November 30, 1987 | Vintage Insatiable
David K: Home on the Range
For all the strange ways of the Western World that David Keh has mastered, his stomach remains unreformably Chinese. Take him to the most wonderful French dinner and he will invariably stop home for something decent to eat.
Well, now we can stop home, too -- at the revisionist David K’s in its newest incarnation, kind to the arteries, kind to the bank account.
Perhaps you remember the strapping white-marble Fu dogs that once guarded the most ambitious, highest-priced wokdom in town? One day, the two Fus simply vanished. Keh had lost control of his moody crew. (I recall one evening when the waiters turned up the lights and started vacuuming to drive lingering diners from the room.)
In a burst of ecumenism, Keh installed the Safari Grill upstairs -- first Chicago nouvelle, then Far Eastern exotica -- and enjoyed a wonderfully inscrutable success with his Café Marimba downstairs (although he never did quite understand Mexican cooking). But he never felt the least bit at home.
Actually, the new David K’s is really Mrs. David K’s. Jean, elegant and soft-spoken, is now doing her own aristocratic version of Leona Helmsley -- the Queen is in the kitchen! And David is impressed. It is partly her menu, her robust casseroles, cozy home cooking, surprisingly subtle, often sublimely delicious.
Sichuan-pepper-heads numbed by fire may have to be persuaded. “Everything is spicy and hot?” one of my guests asks, full of hope. No. It isn’t. Indeed, when I order Danny Kaye’s shredded vegetables with Chinese sausage in whole-wheat pancakes “extra peppery” to sooth her, the dish loses all flavor.
Say good-bye to hot flashes. Start with jumping shrimp -- in the shell, heads intact, sweet and fresh from the Chinatown market. Ask for swordfish, too, with slow-roasted whole scallions; juicy chicken dumplings in a sesame sauce; chopped mustard greens with fresh lima beans and a punctuation of pork; and squab for two, not fried in oil as usual, but roasted to a honeyed caramel on the spit.
You may never have tasted bean curd so delicate and quivering as this, with two dipping sauces, one soy perfumed with ginger, the other pungent dynamite. Discovering a taste-and-texture seduction like freshwater chestnuts and snow peas is like rediscovering homegrown roses after an obsession with rare orchids.
Don’t miss scallops Cantonese -- David’s version of egg fu yung -- even if its voluptuous coating and fresh-pea-studded egg means using your cholesterol allotment for a week. Ask for spoons so everyone can share the haunting broth of Jean Keh’s casseroles -- meatballs with swirls of slippery noodles and cabbage, or juicy chicken on the bone with mushrooms and basil. Also recommended: barely cooked lobster in the shell with a lemony aura, and rice noodles with bean sprouts, ham, and red pepper -- “Chinese sauerkraut,” my companions dub it.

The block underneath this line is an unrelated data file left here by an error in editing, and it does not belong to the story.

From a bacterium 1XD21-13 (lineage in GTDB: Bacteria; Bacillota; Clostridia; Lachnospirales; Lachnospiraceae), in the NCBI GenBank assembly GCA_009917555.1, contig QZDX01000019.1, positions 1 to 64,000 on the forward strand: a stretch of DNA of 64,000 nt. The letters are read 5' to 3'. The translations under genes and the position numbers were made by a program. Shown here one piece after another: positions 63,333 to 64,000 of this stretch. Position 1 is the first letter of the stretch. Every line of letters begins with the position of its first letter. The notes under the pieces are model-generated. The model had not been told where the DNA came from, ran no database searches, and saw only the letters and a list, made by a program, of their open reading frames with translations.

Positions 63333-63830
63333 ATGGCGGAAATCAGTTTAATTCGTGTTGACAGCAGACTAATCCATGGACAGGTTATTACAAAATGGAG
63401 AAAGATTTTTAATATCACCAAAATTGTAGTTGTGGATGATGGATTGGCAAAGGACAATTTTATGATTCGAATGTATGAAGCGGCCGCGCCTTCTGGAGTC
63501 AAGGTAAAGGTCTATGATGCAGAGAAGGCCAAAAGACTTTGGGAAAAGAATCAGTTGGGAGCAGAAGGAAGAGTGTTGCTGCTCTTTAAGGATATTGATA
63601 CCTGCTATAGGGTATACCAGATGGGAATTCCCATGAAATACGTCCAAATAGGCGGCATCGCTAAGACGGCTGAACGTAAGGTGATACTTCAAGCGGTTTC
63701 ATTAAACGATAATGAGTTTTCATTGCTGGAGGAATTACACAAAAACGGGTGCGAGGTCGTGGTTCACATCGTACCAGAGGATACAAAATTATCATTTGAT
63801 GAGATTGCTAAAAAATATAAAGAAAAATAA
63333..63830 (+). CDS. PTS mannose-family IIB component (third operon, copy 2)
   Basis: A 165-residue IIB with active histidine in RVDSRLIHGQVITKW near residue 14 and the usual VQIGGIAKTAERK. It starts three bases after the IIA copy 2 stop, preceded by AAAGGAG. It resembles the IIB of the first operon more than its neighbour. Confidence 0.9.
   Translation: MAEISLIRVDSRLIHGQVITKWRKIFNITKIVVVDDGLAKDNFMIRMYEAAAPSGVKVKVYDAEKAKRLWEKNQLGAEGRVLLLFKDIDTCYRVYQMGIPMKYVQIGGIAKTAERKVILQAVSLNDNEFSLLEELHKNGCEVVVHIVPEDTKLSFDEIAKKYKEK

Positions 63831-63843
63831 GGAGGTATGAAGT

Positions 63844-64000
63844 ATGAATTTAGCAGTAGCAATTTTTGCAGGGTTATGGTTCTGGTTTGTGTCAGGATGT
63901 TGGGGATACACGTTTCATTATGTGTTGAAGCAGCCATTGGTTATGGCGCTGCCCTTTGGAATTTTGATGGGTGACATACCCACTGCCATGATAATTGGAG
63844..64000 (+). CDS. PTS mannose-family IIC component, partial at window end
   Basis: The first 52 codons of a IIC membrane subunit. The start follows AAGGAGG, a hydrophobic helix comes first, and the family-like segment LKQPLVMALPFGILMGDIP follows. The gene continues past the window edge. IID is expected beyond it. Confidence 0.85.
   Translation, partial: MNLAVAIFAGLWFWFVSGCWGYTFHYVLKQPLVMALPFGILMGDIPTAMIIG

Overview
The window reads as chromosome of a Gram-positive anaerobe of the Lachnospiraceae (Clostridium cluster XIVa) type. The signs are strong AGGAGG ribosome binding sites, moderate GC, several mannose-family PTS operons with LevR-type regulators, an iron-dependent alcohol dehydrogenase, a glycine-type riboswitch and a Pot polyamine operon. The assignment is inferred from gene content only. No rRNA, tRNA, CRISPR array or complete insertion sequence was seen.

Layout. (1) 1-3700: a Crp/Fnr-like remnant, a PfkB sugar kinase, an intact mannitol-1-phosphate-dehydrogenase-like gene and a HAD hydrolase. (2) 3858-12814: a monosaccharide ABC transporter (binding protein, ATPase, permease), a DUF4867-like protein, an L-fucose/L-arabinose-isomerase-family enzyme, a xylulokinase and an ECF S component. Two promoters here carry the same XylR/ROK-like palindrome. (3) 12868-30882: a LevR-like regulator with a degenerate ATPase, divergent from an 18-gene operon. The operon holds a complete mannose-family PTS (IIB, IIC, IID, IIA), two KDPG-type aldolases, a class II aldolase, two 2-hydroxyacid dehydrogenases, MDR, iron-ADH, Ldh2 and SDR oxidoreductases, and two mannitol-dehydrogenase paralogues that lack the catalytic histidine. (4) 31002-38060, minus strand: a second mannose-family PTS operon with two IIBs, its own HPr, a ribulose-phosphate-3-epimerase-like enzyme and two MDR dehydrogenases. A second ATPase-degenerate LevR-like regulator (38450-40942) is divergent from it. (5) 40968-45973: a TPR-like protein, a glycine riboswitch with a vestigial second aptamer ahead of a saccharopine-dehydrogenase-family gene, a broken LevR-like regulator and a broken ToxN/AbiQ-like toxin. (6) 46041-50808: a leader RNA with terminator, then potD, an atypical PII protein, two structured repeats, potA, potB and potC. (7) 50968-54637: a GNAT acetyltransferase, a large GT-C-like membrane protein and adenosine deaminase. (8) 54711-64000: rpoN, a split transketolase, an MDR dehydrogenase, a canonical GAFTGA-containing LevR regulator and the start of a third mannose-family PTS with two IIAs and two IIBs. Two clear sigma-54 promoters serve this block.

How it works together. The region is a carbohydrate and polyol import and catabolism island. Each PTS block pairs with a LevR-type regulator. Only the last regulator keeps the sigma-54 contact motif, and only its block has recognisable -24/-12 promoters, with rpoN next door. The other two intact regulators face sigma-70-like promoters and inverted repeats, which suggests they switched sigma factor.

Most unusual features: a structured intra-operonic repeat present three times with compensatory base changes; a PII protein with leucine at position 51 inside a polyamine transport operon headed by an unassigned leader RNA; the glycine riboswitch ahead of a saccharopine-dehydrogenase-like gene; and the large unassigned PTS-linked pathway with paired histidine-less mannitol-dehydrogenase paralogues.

Infinitely less than thrilling are very ordinary gingered lobster, bland chicken hand rolls (to wrap in watery lettuce), listless lamb with scallions, and lackluster pork with cashews, leek, and hot peppers. Fat-phobic friends are thrilled to find chicken with its skin crisped Peking-duck-style to wrap in whole-wheat pancakes with scallion and hoisin. Though chicken is a leaner bird, I find this one a bit drab and dry. And the tariff, $28.50, seems excessive in an otherwise moderate price scheme -- appetizers from $4.50, entrees $13.50 to $18, making it possible to spend a little or a lot. Charging $1.50 for tea seems a bit rude, too. But there is an astonishingly discounted lunch ($9.95), and a Peking-chicken brunch on weekends with a Bloody Mary, choice of starter, dessert, and tea for just $14.95.
The real news here is Keh’s timely passion not just for simplicity but also for health. There are no puddles of fat, nothing canned or frozen, “absolutely no MSG,” the menu promises. It’s not quite a spa, but neither is it a killing field.
Be warned, please -- this venture is still adolescent and tentative, still evolving. A sudden burst of traffic early on had the kitchen struggling, the pace unhappily slowed. One Sunday, David Keh himself could be seen improvising behind the kitchen counter. And there was no time at all for Jean Keh to bake the ginger cookies she wants to serve with ice cream. Dessert now includes fresh-pineapple-and-almond tart, which David Liederman (the cookie man) taught Jean in a four-hour session one afternoon.
The truth is, I know David Keh very well. He is a friend. I could write about distractions overseas and a mid-life crisis, but he would be embarrassed. So perhaps it’s enough to say he seems to have settled down again, with good home cooking China-style in the cavernous Third Avenue space where he once made his name.
David K’s, 1115 Third Avenue, near 65th Street